Index funds and the investors who own them face an unmanageable risk from climate change, according to the director of Stanford University’s Sustainable Finance Initiative. Many of those investors are pensions.
Alicia Seiger told members of the U.S. House Financial Services Committee last week that index investors are less able to manage climate risk because they’re less able to monitor it.
“Recently I worked with the $210 billion New York state pension plan to help the fund better prepare for climate-related risks and opportunities,” Seiger said. “Their investment team has taken many leading steps to address climate impacts on their portfolio already, and yet a lack of transparency into the climate-related impacts of their equity portfolio—which is largely composed of passively managed index funds—remains an unmanageable risk.”
Many pension funds join the New York State Retirement Common Fund (NYCRF) in preferring index funds because of their low cost. Low cost has helped index funds outperform managed funds since their inception in 1976. Broad diversification has also helped, but that’s where climate risk enters.
“Like most large pensions, to limit costs, NYCRF is heavily invested in passive index funds. In other words, they own the market, along with any mispriced risk or systemic failure.”
Sieger cited the sudden bankruptcy of Pacific Gas & Electric Company as an example of such a failure. On paper, PG&E might have looked like a good buy for savvy investors. It outperformed other utilities in Environment, Social and Governance (ESG) assessments.
But those assessments failed to anticipate the climate risk that forced the company to seek bankruptcy protection this year: increased heat and drought, shifting land-use patterns, lapses in safety measures. PG&E equipment sparked wildfires that killed dozens of Californians, destroyed thousands of structures and scorched hundreds of thousands of acres. The company faces $30 billion in liabilities.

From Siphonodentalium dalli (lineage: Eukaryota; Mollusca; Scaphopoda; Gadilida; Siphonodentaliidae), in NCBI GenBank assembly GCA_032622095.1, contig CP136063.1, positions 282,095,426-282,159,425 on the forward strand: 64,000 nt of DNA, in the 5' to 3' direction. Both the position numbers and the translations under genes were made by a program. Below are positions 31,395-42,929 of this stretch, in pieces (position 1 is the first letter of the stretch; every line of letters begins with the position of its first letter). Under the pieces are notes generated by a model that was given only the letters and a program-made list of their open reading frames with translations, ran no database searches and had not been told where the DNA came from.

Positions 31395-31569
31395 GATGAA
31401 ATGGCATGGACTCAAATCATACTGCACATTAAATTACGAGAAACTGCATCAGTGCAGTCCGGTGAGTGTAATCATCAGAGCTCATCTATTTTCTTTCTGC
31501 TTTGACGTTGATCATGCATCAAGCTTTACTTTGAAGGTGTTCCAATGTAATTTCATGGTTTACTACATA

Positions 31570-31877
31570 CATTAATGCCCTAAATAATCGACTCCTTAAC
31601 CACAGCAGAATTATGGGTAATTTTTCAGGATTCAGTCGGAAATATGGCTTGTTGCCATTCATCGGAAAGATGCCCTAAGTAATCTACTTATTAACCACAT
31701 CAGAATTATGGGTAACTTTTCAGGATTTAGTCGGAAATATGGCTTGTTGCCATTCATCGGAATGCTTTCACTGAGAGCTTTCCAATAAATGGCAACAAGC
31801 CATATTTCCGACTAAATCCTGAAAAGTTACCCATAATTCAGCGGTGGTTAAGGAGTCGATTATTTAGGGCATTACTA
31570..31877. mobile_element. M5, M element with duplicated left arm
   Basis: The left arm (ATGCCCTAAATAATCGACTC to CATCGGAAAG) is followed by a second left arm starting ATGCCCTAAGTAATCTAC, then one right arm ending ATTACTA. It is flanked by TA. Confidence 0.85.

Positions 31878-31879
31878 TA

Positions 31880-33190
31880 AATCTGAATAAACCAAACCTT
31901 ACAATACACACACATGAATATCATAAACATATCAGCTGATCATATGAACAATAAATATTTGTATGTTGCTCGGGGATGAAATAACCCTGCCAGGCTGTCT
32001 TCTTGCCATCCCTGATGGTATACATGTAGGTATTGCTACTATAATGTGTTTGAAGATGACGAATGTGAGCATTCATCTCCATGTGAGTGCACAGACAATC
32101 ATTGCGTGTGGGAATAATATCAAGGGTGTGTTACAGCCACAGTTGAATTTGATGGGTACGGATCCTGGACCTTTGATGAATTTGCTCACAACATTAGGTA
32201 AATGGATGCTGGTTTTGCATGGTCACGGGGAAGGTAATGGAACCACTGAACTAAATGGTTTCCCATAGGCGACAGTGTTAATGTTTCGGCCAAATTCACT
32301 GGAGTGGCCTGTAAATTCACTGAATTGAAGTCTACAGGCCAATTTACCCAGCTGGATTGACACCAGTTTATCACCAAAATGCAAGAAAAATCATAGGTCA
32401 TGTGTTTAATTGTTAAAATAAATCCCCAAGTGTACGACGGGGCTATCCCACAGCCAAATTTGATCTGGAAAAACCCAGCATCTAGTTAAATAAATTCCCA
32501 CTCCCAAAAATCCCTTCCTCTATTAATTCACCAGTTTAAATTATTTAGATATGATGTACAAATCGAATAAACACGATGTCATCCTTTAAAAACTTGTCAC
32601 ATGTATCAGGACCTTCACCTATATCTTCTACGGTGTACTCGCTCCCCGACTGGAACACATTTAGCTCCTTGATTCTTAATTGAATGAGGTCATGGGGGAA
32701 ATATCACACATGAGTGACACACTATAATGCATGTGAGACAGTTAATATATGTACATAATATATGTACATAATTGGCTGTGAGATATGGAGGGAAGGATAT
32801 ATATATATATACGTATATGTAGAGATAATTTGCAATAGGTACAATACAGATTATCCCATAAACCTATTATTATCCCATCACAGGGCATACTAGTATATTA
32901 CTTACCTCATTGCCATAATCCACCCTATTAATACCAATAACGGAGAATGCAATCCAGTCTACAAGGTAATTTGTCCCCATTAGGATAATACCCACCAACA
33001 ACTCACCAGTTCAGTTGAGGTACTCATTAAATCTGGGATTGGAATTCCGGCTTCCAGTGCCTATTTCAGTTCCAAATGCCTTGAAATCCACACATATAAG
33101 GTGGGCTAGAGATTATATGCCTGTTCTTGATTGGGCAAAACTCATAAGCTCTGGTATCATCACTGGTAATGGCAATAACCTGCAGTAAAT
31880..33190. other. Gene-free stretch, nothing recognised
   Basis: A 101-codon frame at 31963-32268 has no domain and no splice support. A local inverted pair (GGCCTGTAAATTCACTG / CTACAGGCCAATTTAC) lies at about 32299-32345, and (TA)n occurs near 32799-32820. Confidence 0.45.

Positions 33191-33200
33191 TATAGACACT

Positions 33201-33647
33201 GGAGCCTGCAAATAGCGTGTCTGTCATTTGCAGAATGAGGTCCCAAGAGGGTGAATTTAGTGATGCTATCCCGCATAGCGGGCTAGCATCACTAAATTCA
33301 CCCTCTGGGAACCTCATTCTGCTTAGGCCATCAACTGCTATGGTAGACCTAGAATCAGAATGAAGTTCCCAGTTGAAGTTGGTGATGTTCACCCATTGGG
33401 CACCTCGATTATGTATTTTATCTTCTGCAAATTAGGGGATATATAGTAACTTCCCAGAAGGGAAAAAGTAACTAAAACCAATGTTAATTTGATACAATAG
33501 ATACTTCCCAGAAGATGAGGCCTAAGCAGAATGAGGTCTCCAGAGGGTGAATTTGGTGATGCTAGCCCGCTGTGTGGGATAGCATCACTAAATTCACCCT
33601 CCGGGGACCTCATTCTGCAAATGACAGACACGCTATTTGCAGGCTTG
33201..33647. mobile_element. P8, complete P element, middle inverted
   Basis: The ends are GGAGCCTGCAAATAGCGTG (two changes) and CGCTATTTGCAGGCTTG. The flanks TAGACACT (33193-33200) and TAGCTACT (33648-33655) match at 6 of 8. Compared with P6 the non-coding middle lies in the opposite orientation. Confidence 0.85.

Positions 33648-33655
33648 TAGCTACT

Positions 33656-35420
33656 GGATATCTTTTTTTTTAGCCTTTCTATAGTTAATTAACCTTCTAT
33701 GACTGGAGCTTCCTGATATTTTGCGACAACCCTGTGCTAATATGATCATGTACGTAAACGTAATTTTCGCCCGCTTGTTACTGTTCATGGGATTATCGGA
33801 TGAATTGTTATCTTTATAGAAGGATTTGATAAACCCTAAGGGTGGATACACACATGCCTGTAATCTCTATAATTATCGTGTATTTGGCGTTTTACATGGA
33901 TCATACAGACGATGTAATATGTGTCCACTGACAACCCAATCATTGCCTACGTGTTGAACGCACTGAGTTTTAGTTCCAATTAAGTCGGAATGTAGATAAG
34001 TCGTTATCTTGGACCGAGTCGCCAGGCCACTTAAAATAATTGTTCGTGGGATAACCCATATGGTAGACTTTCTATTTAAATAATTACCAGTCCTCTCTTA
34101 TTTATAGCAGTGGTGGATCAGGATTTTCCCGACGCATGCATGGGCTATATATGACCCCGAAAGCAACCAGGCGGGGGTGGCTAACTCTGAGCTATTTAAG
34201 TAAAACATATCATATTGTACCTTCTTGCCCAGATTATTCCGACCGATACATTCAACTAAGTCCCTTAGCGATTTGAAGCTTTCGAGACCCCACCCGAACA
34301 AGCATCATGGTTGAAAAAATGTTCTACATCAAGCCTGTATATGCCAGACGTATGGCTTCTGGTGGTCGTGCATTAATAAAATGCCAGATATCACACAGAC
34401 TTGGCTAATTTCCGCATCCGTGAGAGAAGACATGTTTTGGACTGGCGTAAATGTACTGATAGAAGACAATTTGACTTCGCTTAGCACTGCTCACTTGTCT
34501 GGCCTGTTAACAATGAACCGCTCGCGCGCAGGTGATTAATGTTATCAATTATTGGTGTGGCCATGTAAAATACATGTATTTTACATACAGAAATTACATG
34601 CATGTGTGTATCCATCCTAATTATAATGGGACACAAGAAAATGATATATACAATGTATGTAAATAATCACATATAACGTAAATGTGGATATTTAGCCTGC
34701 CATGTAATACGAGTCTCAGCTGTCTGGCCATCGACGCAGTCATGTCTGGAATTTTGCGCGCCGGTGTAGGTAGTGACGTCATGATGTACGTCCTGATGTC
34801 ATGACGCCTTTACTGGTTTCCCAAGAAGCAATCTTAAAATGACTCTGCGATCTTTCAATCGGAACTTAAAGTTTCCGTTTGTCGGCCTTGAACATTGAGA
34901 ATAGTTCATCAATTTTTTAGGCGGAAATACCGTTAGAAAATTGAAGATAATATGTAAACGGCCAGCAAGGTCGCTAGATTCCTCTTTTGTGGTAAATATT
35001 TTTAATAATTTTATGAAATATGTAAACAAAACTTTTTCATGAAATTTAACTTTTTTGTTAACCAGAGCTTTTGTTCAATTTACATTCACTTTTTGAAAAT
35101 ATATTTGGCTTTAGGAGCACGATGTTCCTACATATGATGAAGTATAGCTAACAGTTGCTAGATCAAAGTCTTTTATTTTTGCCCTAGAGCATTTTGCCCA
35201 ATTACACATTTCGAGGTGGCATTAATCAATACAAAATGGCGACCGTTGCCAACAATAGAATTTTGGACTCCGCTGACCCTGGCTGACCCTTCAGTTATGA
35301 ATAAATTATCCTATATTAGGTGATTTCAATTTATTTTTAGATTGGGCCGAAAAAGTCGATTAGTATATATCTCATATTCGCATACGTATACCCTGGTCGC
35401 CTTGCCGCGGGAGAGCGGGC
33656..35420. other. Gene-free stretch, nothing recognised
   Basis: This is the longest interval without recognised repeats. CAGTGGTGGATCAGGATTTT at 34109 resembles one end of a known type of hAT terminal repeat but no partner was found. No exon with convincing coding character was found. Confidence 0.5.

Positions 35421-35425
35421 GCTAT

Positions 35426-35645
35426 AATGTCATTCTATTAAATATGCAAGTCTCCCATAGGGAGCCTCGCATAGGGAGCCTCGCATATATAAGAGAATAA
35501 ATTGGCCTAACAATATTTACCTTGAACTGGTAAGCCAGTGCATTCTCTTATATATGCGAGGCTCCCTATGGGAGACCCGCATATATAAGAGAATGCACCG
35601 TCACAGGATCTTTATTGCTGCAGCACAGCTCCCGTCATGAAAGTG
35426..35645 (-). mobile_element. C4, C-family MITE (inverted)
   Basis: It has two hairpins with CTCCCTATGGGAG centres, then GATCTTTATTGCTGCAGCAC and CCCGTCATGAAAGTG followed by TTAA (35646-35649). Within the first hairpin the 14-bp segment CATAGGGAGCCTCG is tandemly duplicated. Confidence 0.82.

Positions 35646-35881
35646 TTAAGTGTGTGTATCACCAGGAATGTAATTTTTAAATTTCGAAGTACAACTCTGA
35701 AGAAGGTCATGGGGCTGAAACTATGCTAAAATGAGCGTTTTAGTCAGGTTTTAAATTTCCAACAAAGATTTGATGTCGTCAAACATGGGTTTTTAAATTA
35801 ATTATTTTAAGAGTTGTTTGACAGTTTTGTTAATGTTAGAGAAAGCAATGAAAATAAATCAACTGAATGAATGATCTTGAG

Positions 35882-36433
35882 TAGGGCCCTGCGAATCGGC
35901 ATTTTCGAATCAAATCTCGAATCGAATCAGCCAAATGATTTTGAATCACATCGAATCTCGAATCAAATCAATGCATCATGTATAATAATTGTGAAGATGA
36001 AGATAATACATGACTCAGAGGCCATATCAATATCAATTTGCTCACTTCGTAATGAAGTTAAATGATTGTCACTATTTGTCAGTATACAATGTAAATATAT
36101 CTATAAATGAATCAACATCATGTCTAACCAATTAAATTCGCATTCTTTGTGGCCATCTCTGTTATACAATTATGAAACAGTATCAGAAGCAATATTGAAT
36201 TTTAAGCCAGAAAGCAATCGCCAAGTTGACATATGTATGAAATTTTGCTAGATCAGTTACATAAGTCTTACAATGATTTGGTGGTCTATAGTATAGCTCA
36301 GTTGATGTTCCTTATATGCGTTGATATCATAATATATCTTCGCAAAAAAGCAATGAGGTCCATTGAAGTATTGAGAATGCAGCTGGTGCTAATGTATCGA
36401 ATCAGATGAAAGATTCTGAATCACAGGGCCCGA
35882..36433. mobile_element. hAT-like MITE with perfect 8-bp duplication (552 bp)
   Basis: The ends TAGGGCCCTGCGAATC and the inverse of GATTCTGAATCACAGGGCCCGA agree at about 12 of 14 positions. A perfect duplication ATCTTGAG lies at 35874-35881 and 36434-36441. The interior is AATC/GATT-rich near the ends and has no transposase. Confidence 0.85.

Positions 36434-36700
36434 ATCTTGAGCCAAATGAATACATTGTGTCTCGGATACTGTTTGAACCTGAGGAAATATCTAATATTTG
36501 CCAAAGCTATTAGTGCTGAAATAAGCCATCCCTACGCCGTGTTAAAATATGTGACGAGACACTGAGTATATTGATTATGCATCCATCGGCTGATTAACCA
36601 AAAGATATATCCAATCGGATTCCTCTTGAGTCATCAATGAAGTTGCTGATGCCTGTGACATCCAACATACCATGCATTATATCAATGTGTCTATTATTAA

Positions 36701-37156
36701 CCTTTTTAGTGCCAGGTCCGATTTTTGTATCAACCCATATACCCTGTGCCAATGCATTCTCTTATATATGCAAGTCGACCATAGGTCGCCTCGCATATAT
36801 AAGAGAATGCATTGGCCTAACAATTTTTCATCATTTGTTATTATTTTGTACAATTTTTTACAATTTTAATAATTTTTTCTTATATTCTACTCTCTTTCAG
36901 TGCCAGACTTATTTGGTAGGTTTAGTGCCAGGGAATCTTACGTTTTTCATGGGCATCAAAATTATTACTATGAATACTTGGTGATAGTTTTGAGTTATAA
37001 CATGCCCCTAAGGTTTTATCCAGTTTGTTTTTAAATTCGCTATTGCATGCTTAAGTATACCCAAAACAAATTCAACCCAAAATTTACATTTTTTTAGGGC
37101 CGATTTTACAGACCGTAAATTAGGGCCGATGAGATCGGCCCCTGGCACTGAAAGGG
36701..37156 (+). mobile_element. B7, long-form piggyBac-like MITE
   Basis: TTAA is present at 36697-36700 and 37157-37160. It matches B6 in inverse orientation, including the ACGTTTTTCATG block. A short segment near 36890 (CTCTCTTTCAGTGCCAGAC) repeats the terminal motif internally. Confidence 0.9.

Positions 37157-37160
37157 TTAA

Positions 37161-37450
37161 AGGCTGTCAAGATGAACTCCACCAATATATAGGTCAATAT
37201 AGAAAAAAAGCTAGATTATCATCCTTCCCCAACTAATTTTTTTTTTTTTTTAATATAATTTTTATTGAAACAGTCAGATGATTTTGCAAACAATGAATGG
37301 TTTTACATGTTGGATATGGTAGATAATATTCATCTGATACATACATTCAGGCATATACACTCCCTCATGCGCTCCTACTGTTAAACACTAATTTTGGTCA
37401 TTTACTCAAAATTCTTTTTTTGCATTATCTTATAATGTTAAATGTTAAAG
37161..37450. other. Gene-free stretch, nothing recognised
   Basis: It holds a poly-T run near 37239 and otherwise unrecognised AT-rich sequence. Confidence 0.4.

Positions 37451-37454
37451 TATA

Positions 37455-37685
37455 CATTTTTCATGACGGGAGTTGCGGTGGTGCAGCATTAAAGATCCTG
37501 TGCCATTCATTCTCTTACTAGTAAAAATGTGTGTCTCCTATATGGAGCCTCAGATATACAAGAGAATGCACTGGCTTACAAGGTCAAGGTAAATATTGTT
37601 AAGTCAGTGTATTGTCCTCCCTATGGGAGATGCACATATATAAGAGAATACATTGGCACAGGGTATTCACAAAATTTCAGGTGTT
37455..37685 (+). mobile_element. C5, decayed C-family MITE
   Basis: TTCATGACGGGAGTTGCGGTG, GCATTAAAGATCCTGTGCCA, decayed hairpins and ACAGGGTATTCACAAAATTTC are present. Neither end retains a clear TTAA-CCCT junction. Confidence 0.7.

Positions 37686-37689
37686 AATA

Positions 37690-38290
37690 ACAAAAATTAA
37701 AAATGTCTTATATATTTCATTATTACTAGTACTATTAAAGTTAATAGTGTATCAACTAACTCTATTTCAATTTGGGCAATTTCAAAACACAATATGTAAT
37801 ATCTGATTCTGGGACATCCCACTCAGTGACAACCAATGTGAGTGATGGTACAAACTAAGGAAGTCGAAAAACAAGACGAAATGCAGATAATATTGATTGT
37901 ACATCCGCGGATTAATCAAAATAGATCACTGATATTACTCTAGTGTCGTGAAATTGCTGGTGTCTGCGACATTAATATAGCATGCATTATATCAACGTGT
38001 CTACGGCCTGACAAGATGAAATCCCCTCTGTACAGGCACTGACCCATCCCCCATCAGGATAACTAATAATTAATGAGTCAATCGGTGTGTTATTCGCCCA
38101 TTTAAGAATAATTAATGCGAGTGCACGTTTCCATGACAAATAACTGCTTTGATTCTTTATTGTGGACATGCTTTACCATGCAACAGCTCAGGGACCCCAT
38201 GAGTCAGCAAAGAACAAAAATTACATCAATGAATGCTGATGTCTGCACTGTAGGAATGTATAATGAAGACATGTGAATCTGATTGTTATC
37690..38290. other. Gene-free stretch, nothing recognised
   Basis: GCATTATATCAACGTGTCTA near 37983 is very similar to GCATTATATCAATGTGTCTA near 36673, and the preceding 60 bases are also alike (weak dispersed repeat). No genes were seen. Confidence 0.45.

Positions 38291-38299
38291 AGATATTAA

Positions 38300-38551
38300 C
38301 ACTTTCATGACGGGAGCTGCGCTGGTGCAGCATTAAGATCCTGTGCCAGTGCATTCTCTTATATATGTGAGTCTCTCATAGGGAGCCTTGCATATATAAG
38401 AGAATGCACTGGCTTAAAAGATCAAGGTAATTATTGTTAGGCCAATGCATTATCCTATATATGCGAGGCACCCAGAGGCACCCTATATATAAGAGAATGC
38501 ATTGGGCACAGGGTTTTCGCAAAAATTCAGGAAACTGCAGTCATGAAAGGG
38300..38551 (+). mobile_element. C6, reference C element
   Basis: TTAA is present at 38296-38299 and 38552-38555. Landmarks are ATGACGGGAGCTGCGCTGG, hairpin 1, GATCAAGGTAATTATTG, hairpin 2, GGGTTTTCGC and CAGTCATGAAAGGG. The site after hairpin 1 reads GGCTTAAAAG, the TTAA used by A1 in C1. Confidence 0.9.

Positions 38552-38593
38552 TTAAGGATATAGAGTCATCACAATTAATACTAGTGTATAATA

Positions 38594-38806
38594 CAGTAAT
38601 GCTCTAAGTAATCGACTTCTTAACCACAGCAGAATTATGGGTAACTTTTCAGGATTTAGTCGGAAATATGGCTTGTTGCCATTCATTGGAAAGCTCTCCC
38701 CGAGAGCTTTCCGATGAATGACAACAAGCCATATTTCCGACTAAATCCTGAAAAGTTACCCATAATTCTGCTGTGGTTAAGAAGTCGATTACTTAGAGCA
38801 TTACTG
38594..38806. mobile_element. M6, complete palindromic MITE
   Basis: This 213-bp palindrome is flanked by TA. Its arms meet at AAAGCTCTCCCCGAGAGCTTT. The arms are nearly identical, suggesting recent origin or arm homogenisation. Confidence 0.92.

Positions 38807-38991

Few PG&E investors had done the research to prepare for that, Siegel said, but index investors had no way to prepare.
“Passive index investors had no warning, and even few active investors tracked the foreseeable consequences of California’s devastating wildfires on the utility’s share price.”
Earlier this year, Morningstar reported that nearly half of U.S. stock fund assets are now invested in passive index funds—$4.305 trillion.
NYCRF is better prepared for climate change than most pension funds, Siegel said. It has embraced recommendations, invested in climate solutions, created low-carbon investment products, pressured companies for disclosure. But it remains highly exposed to climate risk through its index funds.
“In the absence of high-quality climate-related financial disclosures, NYCRF is a passive taker on a bet wagered with insufficient information.”
If that bet goes wrong, she said, the effects will reach beyond New York.
“Not only does this bet increase the risk of financial loss for New York state employee pensioners, but it poses a systemic risk in that a majority of state pensions also rely heavily on passively managed index funds. A shock to the public markets from an abrupt or disorderly transition will smash nest eggs across the country.”
In her written testimony, Sieger urges mandatory climate related financial disclosure and a “comprehensive, science-based climate policy” which, she says, is needed to make the disclosure useful.
Read more and watch the hearing in its entirety: